The Division Resurgence, a free-to-play mobile game that Ubisoft indicated was in the works last year, has now been formally unveiled. According to the developer, it will be an open-world, third-person RPG shooter like the mainstream games, with single-player and co-op modes that enable players engage in “PvE activities,” or combat against the environment, in plot missions.
Resurgence will take set in the same universe as The Division and The Division 2, but according to Ubisoft, its narrative will be “independent” from the first and include new characters, weaponry, and a “unique viewpoint on important plot events.” But personally, I find the Resurgence teaser to be quite similar to the original cinematic trailer from 2014. Although it omits the heartbreaking tale of a family being ravaged by disease, it has many of the same rhythms and pictures (which is, you know, probably a good thing).
Although the game’s teaser indicates that it will “soon” be available for Android and iOS devices, Ubisoft has not yet provided a release date. The business intends to conduct a closed alpha during this period, allowing chosen gamers to try the game after agreeing to an NDA.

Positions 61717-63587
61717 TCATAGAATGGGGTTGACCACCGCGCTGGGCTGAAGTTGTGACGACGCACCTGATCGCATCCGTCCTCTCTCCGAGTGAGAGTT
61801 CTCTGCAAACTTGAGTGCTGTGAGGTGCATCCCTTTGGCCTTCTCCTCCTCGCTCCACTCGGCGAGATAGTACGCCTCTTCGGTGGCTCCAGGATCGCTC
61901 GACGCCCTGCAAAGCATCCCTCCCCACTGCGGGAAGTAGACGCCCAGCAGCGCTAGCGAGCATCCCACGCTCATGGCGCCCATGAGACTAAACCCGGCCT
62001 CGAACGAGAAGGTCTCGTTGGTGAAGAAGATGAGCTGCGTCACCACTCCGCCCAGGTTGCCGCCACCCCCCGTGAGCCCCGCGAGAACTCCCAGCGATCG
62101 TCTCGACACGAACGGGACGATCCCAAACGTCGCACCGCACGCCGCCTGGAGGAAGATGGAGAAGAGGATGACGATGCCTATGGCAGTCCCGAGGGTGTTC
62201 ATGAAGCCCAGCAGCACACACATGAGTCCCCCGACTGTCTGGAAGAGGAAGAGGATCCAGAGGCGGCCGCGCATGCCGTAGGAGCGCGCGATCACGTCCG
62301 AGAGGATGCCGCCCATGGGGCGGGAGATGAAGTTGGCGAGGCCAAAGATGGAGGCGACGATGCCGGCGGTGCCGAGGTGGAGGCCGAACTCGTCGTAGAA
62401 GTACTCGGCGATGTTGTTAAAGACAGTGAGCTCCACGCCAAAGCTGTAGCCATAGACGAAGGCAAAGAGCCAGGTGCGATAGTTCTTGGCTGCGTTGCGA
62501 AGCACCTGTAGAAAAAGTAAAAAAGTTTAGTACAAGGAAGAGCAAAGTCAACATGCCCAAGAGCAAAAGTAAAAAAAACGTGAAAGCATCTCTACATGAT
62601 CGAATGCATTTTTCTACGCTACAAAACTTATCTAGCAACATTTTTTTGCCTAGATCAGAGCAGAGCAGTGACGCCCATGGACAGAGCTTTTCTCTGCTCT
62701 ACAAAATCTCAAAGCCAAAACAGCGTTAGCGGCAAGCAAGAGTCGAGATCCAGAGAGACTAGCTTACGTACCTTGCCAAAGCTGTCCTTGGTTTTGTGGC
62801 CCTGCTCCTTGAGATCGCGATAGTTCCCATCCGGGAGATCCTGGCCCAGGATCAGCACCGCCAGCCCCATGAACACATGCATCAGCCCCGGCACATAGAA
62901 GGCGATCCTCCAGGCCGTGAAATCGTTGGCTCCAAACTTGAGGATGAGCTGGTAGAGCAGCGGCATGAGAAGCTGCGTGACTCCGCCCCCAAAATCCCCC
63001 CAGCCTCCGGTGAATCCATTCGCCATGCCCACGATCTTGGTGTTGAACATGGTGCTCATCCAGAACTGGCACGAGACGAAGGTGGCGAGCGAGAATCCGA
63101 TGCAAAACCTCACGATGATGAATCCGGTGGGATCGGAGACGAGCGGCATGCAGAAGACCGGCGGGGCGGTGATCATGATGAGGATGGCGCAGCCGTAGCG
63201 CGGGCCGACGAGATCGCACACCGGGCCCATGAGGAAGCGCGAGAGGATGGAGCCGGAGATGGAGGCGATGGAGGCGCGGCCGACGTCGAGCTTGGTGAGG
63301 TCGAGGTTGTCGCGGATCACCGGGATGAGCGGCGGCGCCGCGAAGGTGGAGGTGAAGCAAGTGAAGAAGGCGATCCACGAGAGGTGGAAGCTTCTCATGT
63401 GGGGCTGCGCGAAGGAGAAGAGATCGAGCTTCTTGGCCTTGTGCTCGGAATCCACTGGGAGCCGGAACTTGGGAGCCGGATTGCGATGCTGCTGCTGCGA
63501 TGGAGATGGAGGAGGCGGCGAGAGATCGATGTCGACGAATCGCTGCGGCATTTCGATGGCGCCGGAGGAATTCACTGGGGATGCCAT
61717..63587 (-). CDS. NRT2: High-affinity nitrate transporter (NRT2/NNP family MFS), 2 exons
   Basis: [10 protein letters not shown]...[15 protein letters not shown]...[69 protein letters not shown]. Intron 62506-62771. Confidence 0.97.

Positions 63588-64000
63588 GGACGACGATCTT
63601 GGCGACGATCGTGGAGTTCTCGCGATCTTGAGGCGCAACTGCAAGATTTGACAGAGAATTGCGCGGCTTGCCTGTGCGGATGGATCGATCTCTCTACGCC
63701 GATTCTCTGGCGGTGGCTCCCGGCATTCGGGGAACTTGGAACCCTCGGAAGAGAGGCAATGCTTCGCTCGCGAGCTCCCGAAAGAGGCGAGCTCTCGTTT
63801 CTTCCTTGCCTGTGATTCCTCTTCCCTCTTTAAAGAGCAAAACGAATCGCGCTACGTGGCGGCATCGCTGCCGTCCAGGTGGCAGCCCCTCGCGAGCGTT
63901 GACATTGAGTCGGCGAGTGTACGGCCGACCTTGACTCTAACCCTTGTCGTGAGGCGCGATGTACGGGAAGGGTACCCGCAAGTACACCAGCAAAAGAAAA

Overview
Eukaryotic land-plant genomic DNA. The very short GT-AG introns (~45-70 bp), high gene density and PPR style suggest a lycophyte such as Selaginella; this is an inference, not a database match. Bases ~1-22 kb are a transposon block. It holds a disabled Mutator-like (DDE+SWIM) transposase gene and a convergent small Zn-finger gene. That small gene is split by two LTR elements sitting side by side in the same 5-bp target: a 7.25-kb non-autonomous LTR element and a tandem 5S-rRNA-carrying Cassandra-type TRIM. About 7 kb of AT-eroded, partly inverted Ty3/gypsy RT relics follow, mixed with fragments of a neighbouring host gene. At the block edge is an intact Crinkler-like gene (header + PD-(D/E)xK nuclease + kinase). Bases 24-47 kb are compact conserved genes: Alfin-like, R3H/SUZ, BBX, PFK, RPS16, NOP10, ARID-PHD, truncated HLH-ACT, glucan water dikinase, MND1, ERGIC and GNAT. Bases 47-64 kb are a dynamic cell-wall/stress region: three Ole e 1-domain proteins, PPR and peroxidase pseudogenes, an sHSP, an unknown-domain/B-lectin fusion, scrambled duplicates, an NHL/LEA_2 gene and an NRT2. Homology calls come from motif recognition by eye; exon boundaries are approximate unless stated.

Heartland, a new free-to-play game in the The Division franchise, is also being developed by Ubisoft. Heartland appears to be a battle royale game like Apex Legends or Fortnite based on leaked information. According to Ubisoft’s announcement from May 2021, that game will be available on “PC, consoles, and cloud,” but it seems sense that the business would also like to create a mobile entry for the property. Competitors like EA and Activision Blizzard have been making significant investments in blockbuster releases intended for mobile platforms since the market for phone-based games is enormous.
But as we’ve seen with titles like Diablo Immortal, the industry may occasionally struggle with unscrupulous business practices. Resurgence could contain microtransactions, but Ubisoft hasn’t said what kind or even if it will. It does mention “gathering and upgrading” equipment in its press release, as well as “unique signature weapons and gadgets” that you can switch while playing and are intended to add some strategy and allow users to “discover the optimal co-op synergy with fellow Division agents.” Who among us doesn’t enjoy playing games with friends to bond with them?
The first Division had a microtransaction system for cosmetics and skins, and mobile games sometimes utilize upgrades and gear as an excuse to charge customers, so it seems plausible the system may include some additional fees.